5. This is a simple dish with big memory! Your mom must be very proud of you. Thanks for sharing another fine example of a homey Malaysian dish. I love all the fritters with taugeh. They add to the sweetness and the crunch. Btw, Happy Duanwu Jie!

  6. My mom’s version is the flat type with shallots added.
    That’s our family’s favorite. :)

  7. Love these a lot. Used to buy lots of them from the night market, though they’re slightly different; cucur udang’s the name. The prawns are deep-fried with shells intact though.

  8. These things are very addictive!!! Thank you for the recipe!

  9. Great site, thanks for sharing your passion!

  10. AL. Deliganu says:

    Nice receipe worth trying at home and make children happy.

  11. Ai Teng says:

    Like you , I grew up with fantastic home cooked food by mum – mainly Penang Nyonya food :) I have been exploring few of your recipes and love them a lot as it is really similar to my mum’s cooking . And, this is one more childhood food that I crave a lot but difficult to get a good one from shops these days . Will try this out soon and thank for sharing your passion particularly Nyonya food .

  12. Hans Smedbol says:

    Hi Bee

    my wife, Easwari is from Malaysia too, Penang as a matter of fact, as she grew up in Bukit Mertajam…she has a dish that she calls “cucok udang” (prawn fritters) which seems to be very similar to your shrimp fritters, except she adds a few more vegies and they wind up more flattened out and kind of lacy looking….when she makes those (i help by frying them, once she’s put the batter together), i’m in prawn fritter heaven… delicious that words fail me…

    i think that cucok udang are one of the many delicious “street foods” that you can buy from the street vendors….but as i’ve never managed to make it to Malaysia, i don’t know from my own experience….(although i do want to go there some day…as it seems to be an amazing place)…

    i wonder if you might also have a recipe for “cucok udang” more in the style that she makes it? i suspect it’s more the Malay version, than the Chinese…but you seem very familiar with all the various kinds of cookery in Malayasia….

    also i wish you had a “search” function on your Rasa Malaysia website, as it might be easier to find some of the recipes, that one may know the names of….

    thanks…i love your site…always look for Malaysian, Chinese and Malaysian Indian style foods at your site first….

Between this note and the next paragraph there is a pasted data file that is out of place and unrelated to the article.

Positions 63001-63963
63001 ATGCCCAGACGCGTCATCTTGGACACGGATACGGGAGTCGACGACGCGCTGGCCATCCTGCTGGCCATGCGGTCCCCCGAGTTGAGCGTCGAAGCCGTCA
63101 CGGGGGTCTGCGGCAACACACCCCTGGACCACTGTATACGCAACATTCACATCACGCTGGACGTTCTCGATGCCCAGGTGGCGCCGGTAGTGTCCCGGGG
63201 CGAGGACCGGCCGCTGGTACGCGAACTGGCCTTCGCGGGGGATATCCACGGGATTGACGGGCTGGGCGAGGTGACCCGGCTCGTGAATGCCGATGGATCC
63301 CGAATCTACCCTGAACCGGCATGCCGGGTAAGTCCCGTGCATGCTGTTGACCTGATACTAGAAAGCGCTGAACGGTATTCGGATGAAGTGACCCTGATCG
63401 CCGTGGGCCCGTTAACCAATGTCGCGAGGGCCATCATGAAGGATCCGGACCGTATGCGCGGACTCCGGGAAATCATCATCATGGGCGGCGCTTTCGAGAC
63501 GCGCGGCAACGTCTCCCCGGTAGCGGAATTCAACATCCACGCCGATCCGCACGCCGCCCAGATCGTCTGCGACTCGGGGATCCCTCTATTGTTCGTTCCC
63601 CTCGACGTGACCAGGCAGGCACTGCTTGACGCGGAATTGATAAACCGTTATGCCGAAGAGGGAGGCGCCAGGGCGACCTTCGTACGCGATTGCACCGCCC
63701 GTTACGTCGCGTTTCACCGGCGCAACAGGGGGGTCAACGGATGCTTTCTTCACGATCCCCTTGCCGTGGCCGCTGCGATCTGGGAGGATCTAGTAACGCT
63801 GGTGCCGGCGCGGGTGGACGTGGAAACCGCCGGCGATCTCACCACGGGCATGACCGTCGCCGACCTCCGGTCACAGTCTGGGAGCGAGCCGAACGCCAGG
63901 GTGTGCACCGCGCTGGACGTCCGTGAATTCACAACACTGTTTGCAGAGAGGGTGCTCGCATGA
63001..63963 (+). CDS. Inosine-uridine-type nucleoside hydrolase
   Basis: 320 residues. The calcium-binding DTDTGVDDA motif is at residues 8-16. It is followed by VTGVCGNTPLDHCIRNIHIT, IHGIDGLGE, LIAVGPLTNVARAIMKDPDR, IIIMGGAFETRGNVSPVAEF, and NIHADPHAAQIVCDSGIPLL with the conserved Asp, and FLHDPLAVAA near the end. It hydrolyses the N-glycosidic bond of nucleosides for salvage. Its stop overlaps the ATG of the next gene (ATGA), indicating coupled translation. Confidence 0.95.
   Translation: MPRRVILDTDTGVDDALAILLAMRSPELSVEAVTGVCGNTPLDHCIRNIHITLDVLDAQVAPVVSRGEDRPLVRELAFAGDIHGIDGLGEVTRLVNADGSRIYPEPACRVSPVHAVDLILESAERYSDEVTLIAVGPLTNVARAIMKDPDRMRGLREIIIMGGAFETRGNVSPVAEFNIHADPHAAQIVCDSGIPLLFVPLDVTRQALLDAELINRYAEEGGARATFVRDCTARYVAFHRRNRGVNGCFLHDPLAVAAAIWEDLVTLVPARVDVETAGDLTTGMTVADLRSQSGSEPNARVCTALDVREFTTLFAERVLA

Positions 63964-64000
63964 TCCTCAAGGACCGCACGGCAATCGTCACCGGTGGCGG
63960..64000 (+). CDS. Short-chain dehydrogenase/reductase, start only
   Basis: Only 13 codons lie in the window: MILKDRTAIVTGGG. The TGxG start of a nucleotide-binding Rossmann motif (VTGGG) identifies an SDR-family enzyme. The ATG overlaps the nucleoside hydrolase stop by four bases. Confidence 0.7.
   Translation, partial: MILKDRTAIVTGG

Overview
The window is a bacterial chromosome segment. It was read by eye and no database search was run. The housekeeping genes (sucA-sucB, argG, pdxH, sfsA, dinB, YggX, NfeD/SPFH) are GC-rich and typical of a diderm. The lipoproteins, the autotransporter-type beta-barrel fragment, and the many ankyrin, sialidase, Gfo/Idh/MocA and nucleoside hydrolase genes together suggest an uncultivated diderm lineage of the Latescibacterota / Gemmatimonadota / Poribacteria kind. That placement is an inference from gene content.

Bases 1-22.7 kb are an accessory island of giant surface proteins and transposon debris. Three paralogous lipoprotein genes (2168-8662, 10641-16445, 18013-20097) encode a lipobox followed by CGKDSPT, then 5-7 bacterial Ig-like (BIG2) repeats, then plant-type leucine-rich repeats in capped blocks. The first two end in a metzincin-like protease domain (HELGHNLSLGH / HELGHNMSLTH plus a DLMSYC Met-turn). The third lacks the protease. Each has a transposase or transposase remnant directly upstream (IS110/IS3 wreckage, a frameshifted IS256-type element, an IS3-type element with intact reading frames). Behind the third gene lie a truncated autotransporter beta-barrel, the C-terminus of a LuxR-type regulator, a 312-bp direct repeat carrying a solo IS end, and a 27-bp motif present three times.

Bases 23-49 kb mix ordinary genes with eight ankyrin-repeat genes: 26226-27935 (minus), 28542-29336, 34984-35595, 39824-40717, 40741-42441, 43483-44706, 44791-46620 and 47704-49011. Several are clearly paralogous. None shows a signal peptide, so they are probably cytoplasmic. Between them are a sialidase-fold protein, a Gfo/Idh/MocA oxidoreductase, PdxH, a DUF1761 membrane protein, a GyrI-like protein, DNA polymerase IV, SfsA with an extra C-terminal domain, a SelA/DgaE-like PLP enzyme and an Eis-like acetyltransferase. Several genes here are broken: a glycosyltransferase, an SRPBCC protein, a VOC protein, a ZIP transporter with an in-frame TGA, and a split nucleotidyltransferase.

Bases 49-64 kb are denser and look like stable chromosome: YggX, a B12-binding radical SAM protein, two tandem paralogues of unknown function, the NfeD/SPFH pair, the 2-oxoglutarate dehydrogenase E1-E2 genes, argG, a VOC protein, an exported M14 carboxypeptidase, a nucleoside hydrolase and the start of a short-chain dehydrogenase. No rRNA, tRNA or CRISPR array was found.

when my wife was recently in Malaysia to attend a funeral, she came back with three packages of “Rendang” paste, of which i used one, to make chicken rendang one day…and was it ever delicious!!! almost as good as what i’ve had from restaurants in Vancouver, although it was Beef Rendang at those places….

  13. Hans Smedbol says:

    hi again Bee…

    i just realised, looking at your other commentators’s submissions, that i may have misspelled the name as “cucok udang”, when i see there’s “Cucur udang”….

    i was trying to put in written words what i hear when my wife names them…and some Malaysian words are hard to put in writing if you are not Malaysian, or know the language at least, somewhat.

    and i see that you do have recipes for the Cucur Udang…..but again they are somewhat different looking from what my wife has made…as i said she makes them more flattish and thinner than yours appear to be…and they get quite lacy looking around the edges.

  14. Hans Smedbol says:

    thanks Bee…i guess i had my settings such that i couldn’t see the “search” function, because it was off side of the main part of the page…i tend to “zoom” the page to 200% so it’s easier for my aging eyes to read…so i missed the search box….don’t know why i didn’t think to scroll sideways…

  15. Virginia says:

    Hello…here in the Philippines we call it “okoy”.. Instead of balls we fry it flat…BTW do you have a compilation of your recipes as in cooking book?

  16. You are a good cook, just like your mom. I tried your shrimp fritters recipe and they taste so delicious! I’m cooking them tonight again.